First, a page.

“I was fighting it (the six traffic demand).”
Ultimately the tax deal, and lack of progress in negotiations for a new one proved to be the true sticky-wicket.
“People would tell me ‘You sure picked a helluva project to start with – a big one,'” Fanucchi joked.
The lynchpin for Thursday’s deal was the creation of a second community-facilities district (CFD) to cover increased public safety and infrastructure demands in the area.
CFDs, as enabled by California’s Mello-Roos Act, enable municipal governments to form special taxing districts to fund additional local infrastructure needs and public services.
Typically, residents within a CFD have their taxes appear as a line item on their property tax bill along with municipal and school bonds.
Fanucchi noted that the idea of a new CFD was proposed more than a year ago to help close the gap and ensure that the whole of Fresno’s taxpayers weren’t footing the bill on police, firefighters, or road repairs they wouldn’t benefit from.
As part of the agreement, the City of Fresno accepted responsibility and oversight of key roads surrounding the development that are currently under the county’s jurisdiction.
The CFDs will cover the cost of maintenance.
Despite the rigmarole to get the tax deal in front of city and county lawmakers, Fanucchi said he had little public input on the matter once it got in front of them.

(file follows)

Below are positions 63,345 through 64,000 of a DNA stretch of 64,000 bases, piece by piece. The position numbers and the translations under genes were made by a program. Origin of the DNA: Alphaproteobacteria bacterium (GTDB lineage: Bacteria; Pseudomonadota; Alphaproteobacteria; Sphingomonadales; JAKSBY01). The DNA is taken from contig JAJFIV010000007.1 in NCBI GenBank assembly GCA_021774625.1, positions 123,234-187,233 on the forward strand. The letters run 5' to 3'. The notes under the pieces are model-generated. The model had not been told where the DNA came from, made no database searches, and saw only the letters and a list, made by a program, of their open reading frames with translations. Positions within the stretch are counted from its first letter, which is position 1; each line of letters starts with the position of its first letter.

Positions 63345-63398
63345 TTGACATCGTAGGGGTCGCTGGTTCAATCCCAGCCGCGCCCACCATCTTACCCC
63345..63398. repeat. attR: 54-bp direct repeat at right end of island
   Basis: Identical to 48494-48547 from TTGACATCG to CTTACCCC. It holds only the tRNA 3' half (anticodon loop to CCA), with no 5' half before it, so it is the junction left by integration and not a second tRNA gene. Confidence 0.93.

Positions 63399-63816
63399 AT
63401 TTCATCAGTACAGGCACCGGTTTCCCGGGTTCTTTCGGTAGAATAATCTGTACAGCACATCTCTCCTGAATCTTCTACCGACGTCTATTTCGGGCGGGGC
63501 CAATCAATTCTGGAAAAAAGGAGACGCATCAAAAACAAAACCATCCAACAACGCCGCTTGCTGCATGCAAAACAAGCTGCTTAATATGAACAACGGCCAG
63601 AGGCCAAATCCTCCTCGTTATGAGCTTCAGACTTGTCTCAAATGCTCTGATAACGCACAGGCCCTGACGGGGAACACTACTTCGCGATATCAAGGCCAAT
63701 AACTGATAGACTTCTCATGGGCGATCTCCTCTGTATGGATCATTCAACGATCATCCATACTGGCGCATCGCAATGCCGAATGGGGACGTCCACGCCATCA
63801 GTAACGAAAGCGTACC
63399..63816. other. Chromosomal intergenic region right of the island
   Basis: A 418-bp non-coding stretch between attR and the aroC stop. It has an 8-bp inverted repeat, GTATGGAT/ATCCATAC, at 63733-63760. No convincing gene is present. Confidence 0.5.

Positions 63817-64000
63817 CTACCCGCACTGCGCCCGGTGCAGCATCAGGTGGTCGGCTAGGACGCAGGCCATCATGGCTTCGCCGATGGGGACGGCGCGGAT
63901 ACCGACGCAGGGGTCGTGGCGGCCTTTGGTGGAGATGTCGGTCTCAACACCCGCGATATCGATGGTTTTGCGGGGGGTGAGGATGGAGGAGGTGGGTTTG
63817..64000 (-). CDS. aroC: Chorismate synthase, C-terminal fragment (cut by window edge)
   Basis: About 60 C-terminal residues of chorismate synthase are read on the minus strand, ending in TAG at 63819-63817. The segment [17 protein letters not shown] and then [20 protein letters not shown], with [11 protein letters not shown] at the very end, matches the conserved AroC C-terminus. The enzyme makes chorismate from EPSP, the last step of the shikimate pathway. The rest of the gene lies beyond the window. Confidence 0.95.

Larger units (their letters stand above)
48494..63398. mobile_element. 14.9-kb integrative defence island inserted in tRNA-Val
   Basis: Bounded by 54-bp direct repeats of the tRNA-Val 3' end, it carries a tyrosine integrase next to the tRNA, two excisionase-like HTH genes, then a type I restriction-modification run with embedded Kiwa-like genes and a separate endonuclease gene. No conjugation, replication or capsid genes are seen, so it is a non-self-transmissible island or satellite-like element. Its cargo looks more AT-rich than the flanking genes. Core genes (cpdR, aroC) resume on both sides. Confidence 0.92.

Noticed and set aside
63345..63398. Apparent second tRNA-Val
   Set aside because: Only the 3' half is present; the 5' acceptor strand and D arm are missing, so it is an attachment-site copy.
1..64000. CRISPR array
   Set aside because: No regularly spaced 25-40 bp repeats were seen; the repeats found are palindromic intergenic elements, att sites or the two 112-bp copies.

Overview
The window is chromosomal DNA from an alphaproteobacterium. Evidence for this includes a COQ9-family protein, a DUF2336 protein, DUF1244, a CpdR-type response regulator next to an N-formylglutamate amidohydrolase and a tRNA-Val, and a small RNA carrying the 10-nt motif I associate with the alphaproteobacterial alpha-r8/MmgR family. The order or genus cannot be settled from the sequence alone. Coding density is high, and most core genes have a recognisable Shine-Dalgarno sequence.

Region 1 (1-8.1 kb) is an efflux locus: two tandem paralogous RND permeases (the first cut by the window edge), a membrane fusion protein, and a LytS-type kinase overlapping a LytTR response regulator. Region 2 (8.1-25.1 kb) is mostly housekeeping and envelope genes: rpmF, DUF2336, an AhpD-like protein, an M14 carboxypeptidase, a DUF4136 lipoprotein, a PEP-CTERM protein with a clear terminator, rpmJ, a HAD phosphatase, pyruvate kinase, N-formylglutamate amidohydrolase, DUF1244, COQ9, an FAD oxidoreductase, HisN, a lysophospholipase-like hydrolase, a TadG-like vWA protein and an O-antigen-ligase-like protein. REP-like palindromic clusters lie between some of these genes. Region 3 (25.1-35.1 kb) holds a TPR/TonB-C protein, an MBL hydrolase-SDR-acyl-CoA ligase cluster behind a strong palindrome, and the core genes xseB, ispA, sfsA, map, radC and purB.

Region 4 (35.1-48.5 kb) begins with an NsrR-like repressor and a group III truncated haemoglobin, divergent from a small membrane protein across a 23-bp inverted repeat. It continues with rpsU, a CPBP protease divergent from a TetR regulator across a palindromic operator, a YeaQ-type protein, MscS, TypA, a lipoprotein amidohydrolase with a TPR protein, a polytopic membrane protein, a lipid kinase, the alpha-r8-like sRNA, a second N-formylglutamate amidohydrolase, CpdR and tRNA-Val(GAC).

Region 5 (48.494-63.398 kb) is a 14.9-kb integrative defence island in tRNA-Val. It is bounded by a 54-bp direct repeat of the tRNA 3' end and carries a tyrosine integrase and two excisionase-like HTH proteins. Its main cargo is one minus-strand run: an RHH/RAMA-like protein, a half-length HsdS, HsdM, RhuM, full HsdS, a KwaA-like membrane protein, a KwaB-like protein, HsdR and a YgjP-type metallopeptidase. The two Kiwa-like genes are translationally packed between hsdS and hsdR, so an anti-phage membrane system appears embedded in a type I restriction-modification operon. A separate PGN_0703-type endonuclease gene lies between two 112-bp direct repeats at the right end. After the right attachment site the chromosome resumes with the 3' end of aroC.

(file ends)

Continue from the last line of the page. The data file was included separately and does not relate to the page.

Earlier in August, the Fresno County Board of Supervisors speedily and unanimously approved the tax deal.
“I never had an opportunity to address the City Council on this,” Fanucchi said of last week’s meeting. “But when we saw the way it was going, I was thrilled.”
For city lawmakers, unresolved issues surrounding a master tax sharing agreement abound. But on a 7-0 vote, a tax agreement specific to Fanucchi’s project was approved.
“While it is important for our family, the vote was important for the whole development community. This allows a path forward until the city and county can come to a larger agreement.”
The roughly 90 acres owned by the Fanucchi family are being developed by two different home builders.
Fanucchi said Lennar is handling roughly 50 acres of land.
The timing of development couldn’t be more critical, the Fresno attorney said.
“We are in a housing crisis with historically low mortgage rates and historically high rental rates,” Fanucchi said. “And we’re wanting to build 488 first-time buyer homes.”
Fanucchi, who thanked Fresno Mayor Jerry Dyer and his administration for their legwork in negotiating an agreement with Fresno County officials, is eyeing the end of September to finalize the annexation of his property into the City of Fresno.
While one project is in the queue, Fanucchi joked, “I don’ think I’m one and done.”
As for the family farm, acres of which have played host to grapevines for nearly a century, will soon have a new purpose to the Fresno area.
“We’re finishing our last harvest,” Fanucchi said. “Then we’re doing a different kind of planting: putting in homes rather than vines.”